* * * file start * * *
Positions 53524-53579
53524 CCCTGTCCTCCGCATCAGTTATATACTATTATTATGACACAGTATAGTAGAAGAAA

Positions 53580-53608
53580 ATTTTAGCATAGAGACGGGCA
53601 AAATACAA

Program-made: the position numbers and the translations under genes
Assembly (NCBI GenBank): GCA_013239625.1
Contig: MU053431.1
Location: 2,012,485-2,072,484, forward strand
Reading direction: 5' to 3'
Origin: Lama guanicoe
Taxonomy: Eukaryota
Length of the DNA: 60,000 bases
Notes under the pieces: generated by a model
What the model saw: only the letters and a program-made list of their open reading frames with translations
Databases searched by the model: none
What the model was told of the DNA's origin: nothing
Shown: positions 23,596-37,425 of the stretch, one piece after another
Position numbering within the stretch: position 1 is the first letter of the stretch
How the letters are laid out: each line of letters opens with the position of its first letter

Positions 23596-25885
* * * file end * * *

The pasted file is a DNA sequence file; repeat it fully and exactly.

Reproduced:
Positions 53524-53579
53524 CCCTGTCCTCCGCATCAGTTATATACTATTATTATGACACAGTATAGTAGAAGAAA

Positions 53580-53608
53580 ATTTTAGCATAGAGACGGGCA
53601 AAATACAA

Program-made: the position numbers and the translations under genes
Assembly (NCBI GenBank): GCA_013239625.1
Contig: MU053431.1
Location: 2,012,485-2,072,484, forward strand
Reading direction: 5' to 3'
Origin: Lama guanicoe
Taxonomy: Eukaryota
Length of the DNA: 60,000 bases
Notes under the pieces: generated by a model
What the model saw: only the letters and a program-made list of their open reading frames with translations
Databases searched by the model: none
What the model was told of the DNA's origin: nothing
Shown: positions 23,596-37,425 of the stretch, one piece after another
Position numbering within the stretch: position 1 is the first letter of the stretch
How the letters are laid out: each line of letters opens with the position of its first letter

Positions 23596-25885